• Tuesday, May 28, 2024
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40 security personnel for deposed Emir? Our country has lost it!

Sanusi in the hands of security agents

While it is germane to canvass for a special funding for the security agencies in the country, the question remains, how has the government put the personnel to proper use in the interest of the masses? In a country where police-to-citizen ratio is abysmally too low for comfort, the few personnel are channeled into doing useless jobs other than the primary policing and protection of lives and property. For instance, in 2009, a report said that Nigeria had more than 370,000 police officers and a police-to-citizen ratio of 1 to 400. According to Wikipedia, “Nigeria Police Force is with a staff strength of about 371,800. There are currently plans to increase the force to 650,000, adding 280,000 new recruits to the existing 370,000.”

In a country where kidnappers, Boko Haram, and herdsmen are killing innocent people on a daily basis, and security personnel sent to combat these menace are developing cold feet in confronting the enemies, and instead turn back to constitute a nuisance and a menace to the hapless citizens going about their lawful businesses, a case in point being the recent Ikokwu saga in Port Harcourt, Rivers State, where those recruited and paid with tax payers’ money brutally killed and maimed innocent mechanics, can only point to a nation in trouble. It is disheartening that a large number of security agents made up of policemen, personnel of the Department of State Services (DSS) and the Nigeria Security and Civil Defence Corps (NSCD), were posted to a small compound where deposed Emir of Kano, Sanusi Lamido Sanusi is being held hostage. Reports had it that over 40 agents were stationed within and outside the compound. Does this make Nigeria look serious in the midst of threatening insecurity ravaging the country?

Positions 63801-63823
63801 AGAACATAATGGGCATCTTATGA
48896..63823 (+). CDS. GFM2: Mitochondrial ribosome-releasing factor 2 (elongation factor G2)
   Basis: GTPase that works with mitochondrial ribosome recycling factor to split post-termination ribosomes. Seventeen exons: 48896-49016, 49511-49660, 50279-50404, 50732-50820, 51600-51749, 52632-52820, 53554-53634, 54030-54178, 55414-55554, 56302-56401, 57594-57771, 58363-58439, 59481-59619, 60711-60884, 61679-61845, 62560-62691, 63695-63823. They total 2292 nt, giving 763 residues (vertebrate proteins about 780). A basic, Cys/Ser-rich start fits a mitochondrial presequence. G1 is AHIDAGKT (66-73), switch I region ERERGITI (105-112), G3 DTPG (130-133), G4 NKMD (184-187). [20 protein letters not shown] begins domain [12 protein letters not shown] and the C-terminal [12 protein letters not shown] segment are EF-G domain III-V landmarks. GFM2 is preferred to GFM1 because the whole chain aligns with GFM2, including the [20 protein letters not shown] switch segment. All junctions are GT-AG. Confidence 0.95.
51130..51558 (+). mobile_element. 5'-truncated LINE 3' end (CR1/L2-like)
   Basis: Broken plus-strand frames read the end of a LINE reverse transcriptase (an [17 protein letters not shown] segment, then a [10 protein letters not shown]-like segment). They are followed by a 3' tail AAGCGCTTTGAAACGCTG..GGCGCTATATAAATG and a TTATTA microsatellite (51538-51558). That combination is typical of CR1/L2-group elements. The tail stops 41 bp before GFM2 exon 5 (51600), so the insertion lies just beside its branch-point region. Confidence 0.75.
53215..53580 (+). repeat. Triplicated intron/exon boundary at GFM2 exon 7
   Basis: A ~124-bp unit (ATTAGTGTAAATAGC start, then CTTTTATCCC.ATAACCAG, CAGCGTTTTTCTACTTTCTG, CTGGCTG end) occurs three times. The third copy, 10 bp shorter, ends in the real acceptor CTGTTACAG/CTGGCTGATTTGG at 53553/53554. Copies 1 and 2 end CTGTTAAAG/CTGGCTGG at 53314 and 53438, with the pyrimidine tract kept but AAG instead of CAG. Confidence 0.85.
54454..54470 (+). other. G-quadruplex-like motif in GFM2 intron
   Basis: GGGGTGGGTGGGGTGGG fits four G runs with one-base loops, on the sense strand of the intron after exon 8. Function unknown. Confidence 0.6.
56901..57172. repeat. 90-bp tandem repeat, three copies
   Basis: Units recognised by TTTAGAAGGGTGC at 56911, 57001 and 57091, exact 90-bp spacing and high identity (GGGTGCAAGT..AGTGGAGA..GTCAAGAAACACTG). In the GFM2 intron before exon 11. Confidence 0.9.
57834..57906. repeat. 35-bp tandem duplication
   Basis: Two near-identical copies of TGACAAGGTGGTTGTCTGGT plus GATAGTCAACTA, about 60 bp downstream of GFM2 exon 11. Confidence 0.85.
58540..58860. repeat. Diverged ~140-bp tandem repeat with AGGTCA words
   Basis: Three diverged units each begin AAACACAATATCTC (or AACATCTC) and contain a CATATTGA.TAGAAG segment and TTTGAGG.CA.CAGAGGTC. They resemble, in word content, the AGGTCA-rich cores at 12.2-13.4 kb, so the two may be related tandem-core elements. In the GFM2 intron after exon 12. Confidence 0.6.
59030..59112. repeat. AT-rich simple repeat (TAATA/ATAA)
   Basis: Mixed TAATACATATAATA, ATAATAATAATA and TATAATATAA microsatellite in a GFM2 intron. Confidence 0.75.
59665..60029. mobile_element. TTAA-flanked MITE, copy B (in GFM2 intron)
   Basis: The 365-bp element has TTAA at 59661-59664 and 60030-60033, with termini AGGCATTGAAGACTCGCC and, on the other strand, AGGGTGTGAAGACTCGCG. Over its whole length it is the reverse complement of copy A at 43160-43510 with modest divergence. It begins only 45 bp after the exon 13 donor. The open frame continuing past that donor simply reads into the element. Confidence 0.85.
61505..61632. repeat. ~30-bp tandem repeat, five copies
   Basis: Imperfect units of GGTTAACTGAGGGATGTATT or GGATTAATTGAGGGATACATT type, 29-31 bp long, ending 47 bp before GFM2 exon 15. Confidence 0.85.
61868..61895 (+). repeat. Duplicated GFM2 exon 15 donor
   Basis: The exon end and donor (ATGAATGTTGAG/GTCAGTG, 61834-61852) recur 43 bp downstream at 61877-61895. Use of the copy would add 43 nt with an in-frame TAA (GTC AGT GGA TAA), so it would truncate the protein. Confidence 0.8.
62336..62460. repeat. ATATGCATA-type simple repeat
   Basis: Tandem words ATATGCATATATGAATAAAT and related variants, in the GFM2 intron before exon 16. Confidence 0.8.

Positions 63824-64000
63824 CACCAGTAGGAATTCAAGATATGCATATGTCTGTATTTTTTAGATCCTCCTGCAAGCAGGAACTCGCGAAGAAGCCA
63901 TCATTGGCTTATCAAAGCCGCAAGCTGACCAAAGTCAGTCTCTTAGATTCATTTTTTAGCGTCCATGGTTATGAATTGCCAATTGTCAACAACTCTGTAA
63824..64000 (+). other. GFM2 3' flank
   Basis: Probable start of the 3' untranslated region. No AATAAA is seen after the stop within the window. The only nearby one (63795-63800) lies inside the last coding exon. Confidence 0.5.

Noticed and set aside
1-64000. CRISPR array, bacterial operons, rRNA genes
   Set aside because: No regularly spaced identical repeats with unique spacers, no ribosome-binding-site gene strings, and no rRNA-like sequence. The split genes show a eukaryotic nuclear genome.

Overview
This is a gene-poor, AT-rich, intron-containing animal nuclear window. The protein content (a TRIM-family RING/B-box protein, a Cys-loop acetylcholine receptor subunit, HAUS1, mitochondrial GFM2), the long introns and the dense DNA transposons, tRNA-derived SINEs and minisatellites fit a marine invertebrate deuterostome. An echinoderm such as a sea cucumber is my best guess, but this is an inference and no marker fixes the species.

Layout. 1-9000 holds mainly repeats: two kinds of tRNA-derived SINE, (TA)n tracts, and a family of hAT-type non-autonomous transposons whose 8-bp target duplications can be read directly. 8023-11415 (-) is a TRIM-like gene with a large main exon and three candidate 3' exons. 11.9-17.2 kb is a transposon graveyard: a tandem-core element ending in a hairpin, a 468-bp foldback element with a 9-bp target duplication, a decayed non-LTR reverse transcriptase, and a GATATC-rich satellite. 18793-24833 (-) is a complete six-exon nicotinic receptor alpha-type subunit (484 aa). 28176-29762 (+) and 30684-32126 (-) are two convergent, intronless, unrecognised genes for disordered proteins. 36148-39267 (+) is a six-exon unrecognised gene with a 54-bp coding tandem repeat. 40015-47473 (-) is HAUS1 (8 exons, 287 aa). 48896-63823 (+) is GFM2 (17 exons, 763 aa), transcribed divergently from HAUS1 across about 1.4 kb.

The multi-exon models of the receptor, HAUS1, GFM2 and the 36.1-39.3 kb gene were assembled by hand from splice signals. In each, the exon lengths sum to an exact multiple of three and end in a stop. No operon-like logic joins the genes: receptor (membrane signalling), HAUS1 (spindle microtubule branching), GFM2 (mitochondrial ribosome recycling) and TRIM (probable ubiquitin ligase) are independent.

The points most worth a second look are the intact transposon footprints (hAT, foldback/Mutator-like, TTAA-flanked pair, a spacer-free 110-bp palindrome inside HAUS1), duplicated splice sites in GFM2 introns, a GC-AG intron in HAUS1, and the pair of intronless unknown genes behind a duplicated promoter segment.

We are told that a bill has passed second reading at the National Assembly for the creation of Nigerian Armed Forces Support Fund. Ordinarily, this is a great idea, but put side by side with the news making the rounds how funds meant to fight insurgency end up in private coffers, it would simply mean that the wealth of the whole world would not solve Nigeria’s problem if there is no change of mind and attitude on the part of those who superintend over these huge funds and their allocations. It is not about releasing money; a lot of money has been pumped into the fight against the Boko Haram insurgency, yet, it is as if nothing is happening. How on earth does a nation justify the deployment of over 40 armed security personnel to stand at the gate of a deposed traditional ruler, just to turn people back from visiting him, when an attrition war is raging in Borno, and other parts of the country? Look at Benue State, improper policing has continued to encourage the killer herdsmen to overrun villages and communities without any challenge. From Kaduna to Adamawa; from Plateau to Benue; from Enugu to Ebonyi; from Edo, down to Delta, and from Ogun, Oyo to Ondo, it is all about tears and agony over the killings going on unchecked. Some highways in the country have become a no-go-area, yet, we have the conscience to waste resources and personnel. May God help Nigeria!